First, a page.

Scottish police officer numbers rise by 173 to 17,436
Police officer numbers in Scotland increased by 173 in the last 12 months, taking the total to 17,436.
Justice Secretary Kenny MacAskill welcomed the statistics which he said showed "the highest-ever number of police officers in our communities".
Officer numbers increased in most regions, with Strathclyde Police seeing a rise of 157 to 8,447.
Under plans announced by the Scottish government, a new national service will see the eight regional forces merged.
It said it was bringing in the Police and Fire Reform Bill to save cash without compromising frontline services.
The proposals, which are currently going through parliament, are backed by all the main parties, apart from the Liberal Democrats.
The current police officer numbers total includes 16,903 across the eight forces and around 530 on secondment to other bodies such as the Scottish Crime and Drug Enforcement Agency.
The figures - which appear in the quarterly strength statistics - are published as full-time equivalent positions which takes into account part-time staff covering the comparable workload of one full-time officer.
Mr MacAskill said: "I warmly welcome today's statistics showing the highest-ever number of police officers in our communities the length and breadth of Scotland.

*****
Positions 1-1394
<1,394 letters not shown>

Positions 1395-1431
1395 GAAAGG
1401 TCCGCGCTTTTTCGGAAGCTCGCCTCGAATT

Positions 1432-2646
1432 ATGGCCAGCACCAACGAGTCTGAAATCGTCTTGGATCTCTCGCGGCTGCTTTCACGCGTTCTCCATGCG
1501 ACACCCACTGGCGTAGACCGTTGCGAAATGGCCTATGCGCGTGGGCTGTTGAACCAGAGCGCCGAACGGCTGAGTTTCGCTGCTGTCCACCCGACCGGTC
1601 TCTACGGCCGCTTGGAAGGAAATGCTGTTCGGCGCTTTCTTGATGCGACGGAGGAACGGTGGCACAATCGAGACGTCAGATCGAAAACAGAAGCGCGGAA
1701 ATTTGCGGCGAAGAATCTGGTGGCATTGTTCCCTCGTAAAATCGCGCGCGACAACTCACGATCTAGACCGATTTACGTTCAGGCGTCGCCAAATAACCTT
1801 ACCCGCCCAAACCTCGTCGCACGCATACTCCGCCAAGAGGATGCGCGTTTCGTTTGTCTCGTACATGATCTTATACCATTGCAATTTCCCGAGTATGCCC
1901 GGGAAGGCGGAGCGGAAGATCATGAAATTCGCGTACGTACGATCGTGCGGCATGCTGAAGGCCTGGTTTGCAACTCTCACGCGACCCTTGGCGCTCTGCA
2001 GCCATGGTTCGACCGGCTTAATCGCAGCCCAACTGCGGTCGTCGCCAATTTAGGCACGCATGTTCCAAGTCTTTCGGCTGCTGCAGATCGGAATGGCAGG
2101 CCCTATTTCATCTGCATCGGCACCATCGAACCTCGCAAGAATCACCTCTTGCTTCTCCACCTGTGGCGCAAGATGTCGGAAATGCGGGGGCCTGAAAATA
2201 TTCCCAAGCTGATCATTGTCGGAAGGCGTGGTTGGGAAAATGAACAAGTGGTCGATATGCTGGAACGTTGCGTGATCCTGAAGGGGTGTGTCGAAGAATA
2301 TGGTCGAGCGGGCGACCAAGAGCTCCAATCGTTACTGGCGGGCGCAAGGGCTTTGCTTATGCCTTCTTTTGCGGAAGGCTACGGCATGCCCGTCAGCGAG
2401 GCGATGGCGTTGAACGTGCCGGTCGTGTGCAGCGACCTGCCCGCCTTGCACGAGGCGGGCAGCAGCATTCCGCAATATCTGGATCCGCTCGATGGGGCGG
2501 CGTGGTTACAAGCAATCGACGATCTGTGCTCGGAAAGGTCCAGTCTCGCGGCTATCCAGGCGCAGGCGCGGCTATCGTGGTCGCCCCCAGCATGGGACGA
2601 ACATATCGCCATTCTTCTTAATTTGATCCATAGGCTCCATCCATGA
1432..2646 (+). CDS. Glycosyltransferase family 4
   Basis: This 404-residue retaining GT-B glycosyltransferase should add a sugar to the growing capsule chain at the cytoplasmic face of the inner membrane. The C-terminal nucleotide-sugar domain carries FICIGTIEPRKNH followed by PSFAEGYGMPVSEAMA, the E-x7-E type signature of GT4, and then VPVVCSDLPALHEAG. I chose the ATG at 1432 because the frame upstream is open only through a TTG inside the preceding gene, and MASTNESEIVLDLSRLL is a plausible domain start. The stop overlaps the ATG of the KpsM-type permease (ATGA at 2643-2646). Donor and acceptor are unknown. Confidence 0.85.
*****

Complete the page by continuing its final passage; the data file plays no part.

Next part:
"Crime is at a 35-year low. Fear of crime is down. The risk of being a victim of crime in Scotland is falling and is lower than in England and Wales. People are feeling safer in their communities, and these record police numbers prove that this Government is delivering on its commitments to protect police services and deter crime.
"The figures will obviously fluctuate slightly over time but we are protecting police officer posts and investing in our communities when in England and Wales officer numbers are predicted to decrease by 16,000.
"We are proud of our police and the excellent job they do. That's why our plans for a new Police Service of Scotland will ensure that frontline policing is protected and our communities kept safe."
Labour's justice spokesman Lewis Macdonald said the figures did not show the "full picture", citing drops in civilian support staff.
He said: "There is little point in maintaining police numbers, if police officers are not out on the beat protecting communities, but back behind desks doing the paper work that police staff would have been doing."